House Dems yell 'shame, shame' after Republicans block bill protecting LGBT federal workers
A graphic shows the results of a House vote that prompted Democrats to yell "shame" at Republicans on May 19, 2016. (Politico)

Shouts of "shame, shame, shame" erupted in the U.S. House of Representatives on Thursday as Republican lawmakers narrowly defeated legislation to protect the civil rights of lesbian, gay, bisexual and transgender employees of government contractors.

The measure, an amendment to a veterans and military construction spending bill introduced by New York Democrat Sean Maloney, initially had enough "yes" votes to pass, according to the count in the House chamber.

But House Republican leaders extended the time allowed for the vote as they urged enough party members to change their positions to defeat it by a vote of 213 to 212.

All 183 Democrats who voted backed the amendment, joined by 29 Republicans. All 213 "no's" were from Republicans. Eight House members - three Republicans and five Democrats - did not vote.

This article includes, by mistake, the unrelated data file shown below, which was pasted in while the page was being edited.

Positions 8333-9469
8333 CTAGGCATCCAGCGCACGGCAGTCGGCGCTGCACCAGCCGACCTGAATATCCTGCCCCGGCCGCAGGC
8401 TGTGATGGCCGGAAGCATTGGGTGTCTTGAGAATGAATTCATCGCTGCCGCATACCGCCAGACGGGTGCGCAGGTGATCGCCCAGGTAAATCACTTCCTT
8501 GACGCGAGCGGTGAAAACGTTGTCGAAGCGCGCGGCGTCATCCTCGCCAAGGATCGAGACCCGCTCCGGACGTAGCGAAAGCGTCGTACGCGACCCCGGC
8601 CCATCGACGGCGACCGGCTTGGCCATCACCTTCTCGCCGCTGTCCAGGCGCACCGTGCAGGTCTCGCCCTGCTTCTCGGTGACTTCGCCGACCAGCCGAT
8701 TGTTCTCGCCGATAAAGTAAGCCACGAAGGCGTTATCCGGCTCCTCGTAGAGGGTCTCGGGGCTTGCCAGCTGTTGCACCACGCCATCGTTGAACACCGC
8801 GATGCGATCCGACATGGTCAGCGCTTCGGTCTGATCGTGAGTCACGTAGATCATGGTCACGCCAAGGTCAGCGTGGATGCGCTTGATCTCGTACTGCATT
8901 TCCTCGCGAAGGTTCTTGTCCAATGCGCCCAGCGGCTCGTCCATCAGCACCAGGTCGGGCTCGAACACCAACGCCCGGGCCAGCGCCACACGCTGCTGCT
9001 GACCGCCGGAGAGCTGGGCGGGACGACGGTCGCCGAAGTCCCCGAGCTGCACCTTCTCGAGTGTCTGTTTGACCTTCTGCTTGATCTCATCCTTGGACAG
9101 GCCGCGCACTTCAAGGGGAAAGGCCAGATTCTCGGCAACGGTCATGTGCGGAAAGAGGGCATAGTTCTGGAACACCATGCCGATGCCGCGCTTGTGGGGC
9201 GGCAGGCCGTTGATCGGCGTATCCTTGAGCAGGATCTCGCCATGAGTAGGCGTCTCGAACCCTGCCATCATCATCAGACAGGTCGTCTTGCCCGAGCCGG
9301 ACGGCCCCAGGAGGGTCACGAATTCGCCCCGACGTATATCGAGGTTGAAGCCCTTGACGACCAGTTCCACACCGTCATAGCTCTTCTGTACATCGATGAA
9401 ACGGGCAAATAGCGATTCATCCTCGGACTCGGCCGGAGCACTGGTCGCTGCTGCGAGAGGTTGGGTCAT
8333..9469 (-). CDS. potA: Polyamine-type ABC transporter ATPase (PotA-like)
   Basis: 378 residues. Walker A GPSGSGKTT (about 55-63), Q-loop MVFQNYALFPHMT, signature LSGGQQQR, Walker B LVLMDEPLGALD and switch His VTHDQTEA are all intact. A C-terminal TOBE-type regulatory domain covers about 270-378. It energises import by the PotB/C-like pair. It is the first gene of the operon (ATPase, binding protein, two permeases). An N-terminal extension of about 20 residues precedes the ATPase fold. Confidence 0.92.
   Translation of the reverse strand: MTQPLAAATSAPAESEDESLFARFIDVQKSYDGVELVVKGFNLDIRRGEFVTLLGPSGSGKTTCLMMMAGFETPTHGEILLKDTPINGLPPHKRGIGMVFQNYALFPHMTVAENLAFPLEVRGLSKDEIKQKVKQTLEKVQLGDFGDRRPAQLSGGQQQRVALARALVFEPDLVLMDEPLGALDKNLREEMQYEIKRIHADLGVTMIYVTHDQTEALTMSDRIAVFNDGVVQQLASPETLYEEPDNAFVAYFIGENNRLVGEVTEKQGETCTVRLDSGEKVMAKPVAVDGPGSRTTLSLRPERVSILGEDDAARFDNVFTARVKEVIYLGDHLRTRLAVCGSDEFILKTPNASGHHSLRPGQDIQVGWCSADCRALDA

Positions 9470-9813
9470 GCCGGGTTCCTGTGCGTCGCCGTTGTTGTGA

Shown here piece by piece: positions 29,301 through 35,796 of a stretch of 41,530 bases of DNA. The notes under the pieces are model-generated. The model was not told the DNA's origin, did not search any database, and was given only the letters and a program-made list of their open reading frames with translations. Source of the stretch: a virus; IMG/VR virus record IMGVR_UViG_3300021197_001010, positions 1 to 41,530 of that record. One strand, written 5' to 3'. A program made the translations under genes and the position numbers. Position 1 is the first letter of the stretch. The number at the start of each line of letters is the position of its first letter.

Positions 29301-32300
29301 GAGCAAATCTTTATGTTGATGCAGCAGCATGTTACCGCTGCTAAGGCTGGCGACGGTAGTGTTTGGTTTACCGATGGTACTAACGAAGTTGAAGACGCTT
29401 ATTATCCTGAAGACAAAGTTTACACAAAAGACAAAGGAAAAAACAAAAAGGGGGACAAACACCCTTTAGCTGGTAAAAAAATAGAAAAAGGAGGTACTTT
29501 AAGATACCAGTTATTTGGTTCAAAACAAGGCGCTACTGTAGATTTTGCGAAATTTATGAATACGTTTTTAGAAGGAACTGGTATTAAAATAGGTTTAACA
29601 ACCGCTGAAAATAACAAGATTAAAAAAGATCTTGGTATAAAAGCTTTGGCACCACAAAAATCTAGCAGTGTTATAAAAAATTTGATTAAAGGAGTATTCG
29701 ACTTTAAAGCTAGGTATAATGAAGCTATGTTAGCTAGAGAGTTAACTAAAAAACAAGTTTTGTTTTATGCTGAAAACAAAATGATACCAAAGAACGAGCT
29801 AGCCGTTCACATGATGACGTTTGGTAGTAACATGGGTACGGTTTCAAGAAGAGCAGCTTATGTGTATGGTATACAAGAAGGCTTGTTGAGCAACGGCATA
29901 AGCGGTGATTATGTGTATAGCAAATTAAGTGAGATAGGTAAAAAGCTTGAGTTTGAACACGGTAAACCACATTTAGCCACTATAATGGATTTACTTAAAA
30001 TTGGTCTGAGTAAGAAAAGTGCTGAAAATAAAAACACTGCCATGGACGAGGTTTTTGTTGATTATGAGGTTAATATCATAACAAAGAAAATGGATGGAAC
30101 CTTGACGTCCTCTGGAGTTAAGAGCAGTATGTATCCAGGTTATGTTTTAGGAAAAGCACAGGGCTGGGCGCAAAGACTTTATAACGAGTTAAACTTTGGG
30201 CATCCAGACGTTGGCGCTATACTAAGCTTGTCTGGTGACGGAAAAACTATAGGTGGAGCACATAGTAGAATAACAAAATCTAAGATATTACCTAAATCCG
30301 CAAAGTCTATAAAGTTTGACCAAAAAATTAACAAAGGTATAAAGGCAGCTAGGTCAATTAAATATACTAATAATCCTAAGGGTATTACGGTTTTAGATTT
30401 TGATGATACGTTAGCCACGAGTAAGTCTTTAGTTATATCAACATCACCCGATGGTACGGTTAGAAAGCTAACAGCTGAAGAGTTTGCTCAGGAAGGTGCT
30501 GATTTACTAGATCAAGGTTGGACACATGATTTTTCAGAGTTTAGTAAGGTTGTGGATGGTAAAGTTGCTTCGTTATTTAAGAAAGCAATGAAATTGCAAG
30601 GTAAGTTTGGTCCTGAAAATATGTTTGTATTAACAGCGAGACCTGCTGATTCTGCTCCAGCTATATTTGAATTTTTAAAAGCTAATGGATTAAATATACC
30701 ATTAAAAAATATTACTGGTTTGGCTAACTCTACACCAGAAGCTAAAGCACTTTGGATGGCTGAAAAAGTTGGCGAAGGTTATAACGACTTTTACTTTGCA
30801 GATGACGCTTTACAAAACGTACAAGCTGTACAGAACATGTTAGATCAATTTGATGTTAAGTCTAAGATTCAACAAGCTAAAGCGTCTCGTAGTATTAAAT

LGBT rights have been a hot-button issue during the 2016 election season. National politics have featured debate over whether making cakes for same-sex couples violates bakers' religious freedom or whether the government should decide which public bathrooms are used by transgender people.

Democrats chanted "shame, shame, shame" at Republicans, drawing attention to the vote. Steny Hoyer, the number two House Democrat, denounced it in a fiery speech. "We had 217 people for non-discrimination right up until the last moment," he said.

Thursday's emotional vote came hours after the House late on Wednesday passed a $602 billion defense authorization bill that included "religious freedom" language that critics said would allow contractors to discriminate against LGBT individuals.

The House Rules committee had angered Democrats by voting along party lines late on Tuesday not to allow a vote on an amendment to the National Defense Authorization Act that would have eliminated that language.

Republicans who backed the provision said it was necessary to protect the religious rights of military contractors and not intended to be discriminatory.

(Reporting by Patricia Zengerle; Editing by Tom Brown)

Watch video of the House Democratic reaction, as posted by Politico, below.